I’m not proud to say that I unkindly glared at my husband while he cut a bagel and sheepishly swept off the crumbs into the sink. I quickly walked over to the sink and pointedly stared at him while I sprayed the sink of any remaining crumbs that didn’t fall into the garbage disposal. It’s much easier being in charge of the house if no one else is living in it.

Day 5 (Friday):

Today’s chore was to clean the bedrooms and the bathrooms. This was a lot. Most checklists separate bedrooms and bathrooms.

This 1920s routine specified that bedrooms are supposed to be vacuumed once a week, the sheets changed and washed, and the mattress turned! Since mattress materials were very different than what we’re used to today, I avoided turning my king-sized behemoth of a mattress. 

Day 6 (Saturday):

Saturdays are reserved for cleaning the kitchen and “ice box” or refrigerator. This was the easiest day on the list because the daily cleanings required me to be so vigilant within the kitchen already. Of course, the daily tasks have to be tended to, as well. I completed them and changed out the water for the flowers on my kitchen table—they were still going strong and looking so cheerful!

Day 7 (Sunday): 

Sunday is absent from the list, presumably a day off for housekeepers in the 1920s. I had to use the day to catch up on any chores that I couldn’t quite finish throughout the week. If the weekly schedule seemed easy, it made up for it in a daily task list that was practically insurmountable for a working person. My morning gym routine, game night, and even Netflix time were all replaced by constant wiping and tidying. I was still behind. Laundry was sitting unfolded in a basket.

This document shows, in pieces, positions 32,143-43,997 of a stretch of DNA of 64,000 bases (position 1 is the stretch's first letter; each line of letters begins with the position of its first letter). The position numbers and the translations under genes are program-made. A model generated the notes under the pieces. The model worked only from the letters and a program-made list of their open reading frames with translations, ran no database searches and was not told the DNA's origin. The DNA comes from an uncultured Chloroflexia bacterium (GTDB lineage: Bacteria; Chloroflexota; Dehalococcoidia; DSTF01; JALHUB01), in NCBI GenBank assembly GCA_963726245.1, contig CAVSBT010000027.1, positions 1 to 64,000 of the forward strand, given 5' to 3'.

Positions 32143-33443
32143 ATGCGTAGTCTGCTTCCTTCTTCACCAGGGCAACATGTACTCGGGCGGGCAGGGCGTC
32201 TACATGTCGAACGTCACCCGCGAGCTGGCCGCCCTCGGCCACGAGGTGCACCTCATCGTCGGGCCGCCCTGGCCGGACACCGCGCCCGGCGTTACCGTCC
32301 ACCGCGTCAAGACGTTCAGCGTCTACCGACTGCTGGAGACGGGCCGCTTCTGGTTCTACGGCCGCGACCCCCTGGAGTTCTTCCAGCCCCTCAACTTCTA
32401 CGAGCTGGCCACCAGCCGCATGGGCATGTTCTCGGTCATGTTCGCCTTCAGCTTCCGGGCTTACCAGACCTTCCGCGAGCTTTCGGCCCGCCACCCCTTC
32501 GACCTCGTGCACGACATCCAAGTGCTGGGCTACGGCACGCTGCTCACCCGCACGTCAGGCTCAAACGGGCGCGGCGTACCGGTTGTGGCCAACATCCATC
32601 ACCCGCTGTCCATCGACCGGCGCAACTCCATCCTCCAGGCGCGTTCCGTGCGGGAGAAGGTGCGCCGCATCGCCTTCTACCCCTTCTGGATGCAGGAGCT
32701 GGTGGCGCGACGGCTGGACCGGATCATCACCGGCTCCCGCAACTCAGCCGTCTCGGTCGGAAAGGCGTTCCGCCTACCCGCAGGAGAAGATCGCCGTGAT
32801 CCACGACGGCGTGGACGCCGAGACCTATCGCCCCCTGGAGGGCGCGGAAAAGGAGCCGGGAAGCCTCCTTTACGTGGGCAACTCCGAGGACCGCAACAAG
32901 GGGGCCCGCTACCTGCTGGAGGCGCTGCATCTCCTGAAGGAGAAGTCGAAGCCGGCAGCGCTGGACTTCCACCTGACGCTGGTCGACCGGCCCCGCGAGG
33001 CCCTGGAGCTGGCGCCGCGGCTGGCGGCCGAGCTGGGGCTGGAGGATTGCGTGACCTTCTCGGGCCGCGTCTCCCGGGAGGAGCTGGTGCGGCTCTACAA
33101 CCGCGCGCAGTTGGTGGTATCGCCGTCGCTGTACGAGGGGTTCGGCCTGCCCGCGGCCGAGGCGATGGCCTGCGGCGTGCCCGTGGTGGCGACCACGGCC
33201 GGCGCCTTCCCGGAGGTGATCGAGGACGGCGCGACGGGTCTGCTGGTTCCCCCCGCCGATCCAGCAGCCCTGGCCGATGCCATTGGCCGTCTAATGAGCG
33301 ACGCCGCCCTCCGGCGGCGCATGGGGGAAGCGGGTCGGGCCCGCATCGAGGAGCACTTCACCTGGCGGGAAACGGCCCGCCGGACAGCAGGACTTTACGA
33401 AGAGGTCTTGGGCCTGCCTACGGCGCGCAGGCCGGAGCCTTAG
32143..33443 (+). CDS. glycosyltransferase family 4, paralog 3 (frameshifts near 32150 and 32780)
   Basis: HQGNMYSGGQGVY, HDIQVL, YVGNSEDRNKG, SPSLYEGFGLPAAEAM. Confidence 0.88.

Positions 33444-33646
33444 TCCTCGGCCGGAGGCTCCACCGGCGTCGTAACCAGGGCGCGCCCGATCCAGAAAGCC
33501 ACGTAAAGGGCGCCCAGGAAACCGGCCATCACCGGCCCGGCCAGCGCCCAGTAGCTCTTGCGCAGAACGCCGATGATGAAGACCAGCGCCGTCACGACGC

My husband took our son on a day trip so I could get some extra work done. On one hand, I was relieved, but I resented being left behind on an outing with the expectation that I would clean instead.

Credit: H. Armstrong Roberts/ClassicStock/Getty Images

Takeaways After a Week of Cleaning Like it’s the ’20s

This project surprised me. I expected to complete the week and find a helpful cleaning rotation or fabulous cleaning tips that were lost with time. Instead, I learned a lot about my preferences and family’s needs when it comes to housekeeping.